The House made the right decision in 2013 to ensure decisions on which medicines are licensed or reimbursed are not political decisions. I do not believe they should be political decisions. We decided as a House on a cross-party basis in 2013 to allow independent pharmacologists, doctors and economists to make these decisions. A decision is made by the HSE's national drugs committee on the advice of the National Centre for Pharmacoeconomics. So far, 23 new medicines have been licensed for reimbursement this year but Spinraza is not yet one of them. I understand the applicant has made a revised proposal. The applicant was not willing to accept the fair price proposed by the HSE and has made further representations. The HSE is currently considering that information. I hear what the Deputy is saying, however. Very often in Ireland, we fund medicines such as Orkambi long before other countries. The case in question is an anomaly in the sense that we are one of only two countries in the European Union that is not funding the drug. This appears to me to be anomalous and I am keen to see this resolved as soon as possible.

Page 128 of the programme for Government states, in respect of energy and housing, the Government will invest in the better energy programme for up to 170,000 households during the lifetime of the programme. As of the end of May, it appears that the Sustainable Energy Authority of Ireland's budget for 2019 is committed. This could have a negative effect on the insulation and retrofitting of homes. Will the Government ensure sufficient funding is available for the remainder of 2019 so schemes such as the warmers homes scheme and other energy-saving schemes will continue in west Cork and not be restrained because of a lack of funding?

I assure the Deputy that a very good budget has been made available. It will be managed so we can meet the commitments. It is very encouraging to see very high demand for these schemes. One of the challenges we will be working on in the climate will be to show how we can scale those up and develop new models that are capable of being scaled up because of the levels of interest and need. We are putting a lot of thought into the future rolling out of retrofitting right across the country.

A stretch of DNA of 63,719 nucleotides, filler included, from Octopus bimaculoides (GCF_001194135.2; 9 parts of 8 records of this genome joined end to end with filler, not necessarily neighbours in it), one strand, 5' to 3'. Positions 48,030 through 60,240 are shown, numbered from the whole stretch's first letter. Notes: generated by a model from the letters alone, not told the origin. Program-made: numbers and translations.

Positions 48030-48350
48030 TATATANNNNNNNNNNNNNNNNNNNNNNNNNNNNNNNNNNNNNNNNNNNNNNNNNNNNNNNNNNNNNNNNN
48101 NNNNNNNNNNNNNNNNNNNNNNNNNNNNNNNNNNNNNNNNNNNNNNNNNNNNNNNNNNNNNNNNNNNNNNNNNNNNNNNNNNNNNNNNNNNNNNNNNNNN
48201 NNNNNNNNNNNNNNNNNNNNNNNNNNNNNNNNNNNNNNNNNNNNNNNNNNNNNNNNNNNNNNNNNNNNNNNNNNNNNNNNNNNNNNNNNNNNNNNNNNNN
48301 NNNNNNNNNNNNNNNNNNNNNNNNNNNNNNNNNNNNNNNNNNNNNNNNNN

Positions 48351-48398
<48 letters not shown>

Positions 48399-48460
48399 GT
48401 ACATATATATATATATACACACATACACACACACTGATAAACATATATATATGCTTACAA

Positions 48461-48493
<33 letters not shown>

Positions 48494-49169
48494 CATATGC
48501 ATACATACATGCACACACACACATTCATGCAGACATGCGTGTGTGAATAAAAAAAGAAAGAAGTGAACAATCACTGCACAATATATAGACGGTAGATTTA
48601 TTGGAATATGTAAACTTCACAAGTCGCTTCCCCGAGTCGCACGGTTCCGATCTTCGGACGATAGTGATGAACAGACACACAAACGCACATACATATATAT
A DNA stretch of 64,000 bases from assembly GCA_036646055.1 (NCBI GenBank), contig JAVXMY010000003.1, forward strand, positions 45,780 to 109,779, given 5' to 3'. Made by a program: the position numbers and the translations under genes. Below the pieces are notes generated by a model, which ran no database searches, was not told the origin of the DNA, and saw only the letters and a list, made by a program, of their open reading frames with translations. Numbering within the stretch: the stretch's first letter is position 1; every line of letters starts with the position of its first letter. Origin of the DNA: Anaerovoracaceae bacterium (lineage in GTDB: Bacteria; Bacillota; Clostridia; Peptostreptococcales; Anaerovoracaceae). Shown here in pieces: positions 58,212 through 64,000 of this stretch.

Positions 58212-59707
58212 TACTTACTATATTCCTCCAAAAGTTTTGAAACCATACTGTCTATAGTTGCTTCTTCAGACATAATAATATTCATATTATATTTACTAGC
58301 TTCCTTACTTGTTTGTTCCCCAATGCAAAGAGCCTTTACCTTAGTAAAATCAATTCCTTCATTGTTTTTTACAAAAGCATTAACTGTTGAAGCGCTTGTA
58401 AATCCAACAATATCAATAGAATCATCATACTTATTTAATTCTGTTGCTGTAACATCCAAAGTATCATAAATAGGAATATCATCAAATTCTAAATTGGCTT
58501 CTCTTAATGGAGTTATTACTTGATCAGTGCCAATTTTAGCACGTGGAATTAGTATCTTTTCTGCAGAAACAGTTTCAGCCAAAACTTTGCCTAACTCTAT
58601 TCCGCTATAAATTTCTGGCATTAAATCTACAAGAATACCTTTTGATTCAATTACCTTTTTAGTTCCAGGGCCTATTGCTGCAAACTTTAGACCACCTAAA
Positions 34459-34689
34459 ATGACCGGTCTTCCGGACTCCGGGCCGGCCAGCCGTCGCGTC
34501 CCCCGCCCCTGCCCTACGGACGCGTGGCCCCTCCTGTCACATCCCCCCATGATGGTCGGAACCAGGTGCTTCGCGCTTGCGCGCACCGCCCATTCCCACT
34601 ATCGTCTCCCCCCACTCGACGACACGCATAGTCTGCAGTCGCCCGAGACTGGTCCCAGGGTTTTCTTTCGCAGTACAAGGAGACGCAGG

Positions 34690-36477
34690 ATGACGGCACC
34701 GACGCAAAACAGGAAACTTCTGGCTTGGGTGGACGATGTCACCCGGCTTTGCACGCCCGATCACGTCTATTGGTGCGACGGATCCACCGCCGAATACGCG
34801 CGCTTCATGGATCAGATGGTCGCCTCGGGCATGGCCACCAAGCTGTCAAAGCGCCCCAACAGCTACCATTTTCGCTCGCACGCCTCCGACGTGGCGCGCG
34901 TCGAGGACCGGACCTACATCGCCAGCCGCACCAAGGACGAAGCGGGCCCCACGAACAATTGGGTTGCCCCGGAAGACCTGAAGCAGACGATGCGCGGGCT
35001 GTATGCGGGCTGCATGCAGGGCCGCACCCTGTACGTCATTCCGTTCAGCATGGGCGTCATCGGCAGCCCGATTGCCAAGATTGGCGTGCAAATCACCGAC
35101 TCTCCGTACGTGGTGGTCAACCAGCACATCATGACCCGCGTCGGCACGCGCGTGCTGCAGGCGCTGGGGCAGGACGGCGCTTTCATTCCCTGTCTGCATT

The programme for Government gives a strong commitment to drive down the costs of providing new drug treatments. The Minister for Health will be aware of the case of Mr. John Holmes from Kilkenny, who has a very rare form of cancer. One of the country's foremost experts, Professor John Crown, has recommended that he be treated with Pembrolizumab. The John Needs Pembro fundraising group and the local community have been doing sterling work in attempting to raise funds to pay for the 30 infusions of the medicine, at a cost of €5,111 for each treatment. They need help. The Government must assist Mr. Homes in accessing this treatment. I request that the Minister for Health, Deputy Harris, meet the Holmes family as urgently as possible to assist in the case. I also request that he take immediate steps to reduce the unaffordable price of the drug by removing the cost of VAT on it. The Government must take steps to assist this man, who has been in a fight for his life for the better part of a decade. The treatment is effective and the drug is already approved for cancer. Since the man in question has a rare cancer, it is not recognised. If it were recognised, he could be treated, at cost. There is a life at stake here.

We are not going to comment on an individual case or an application from an individual on the floor of the Dáil but I am happy to relay the Deputy's concerns to the Minister, Deputy Harris.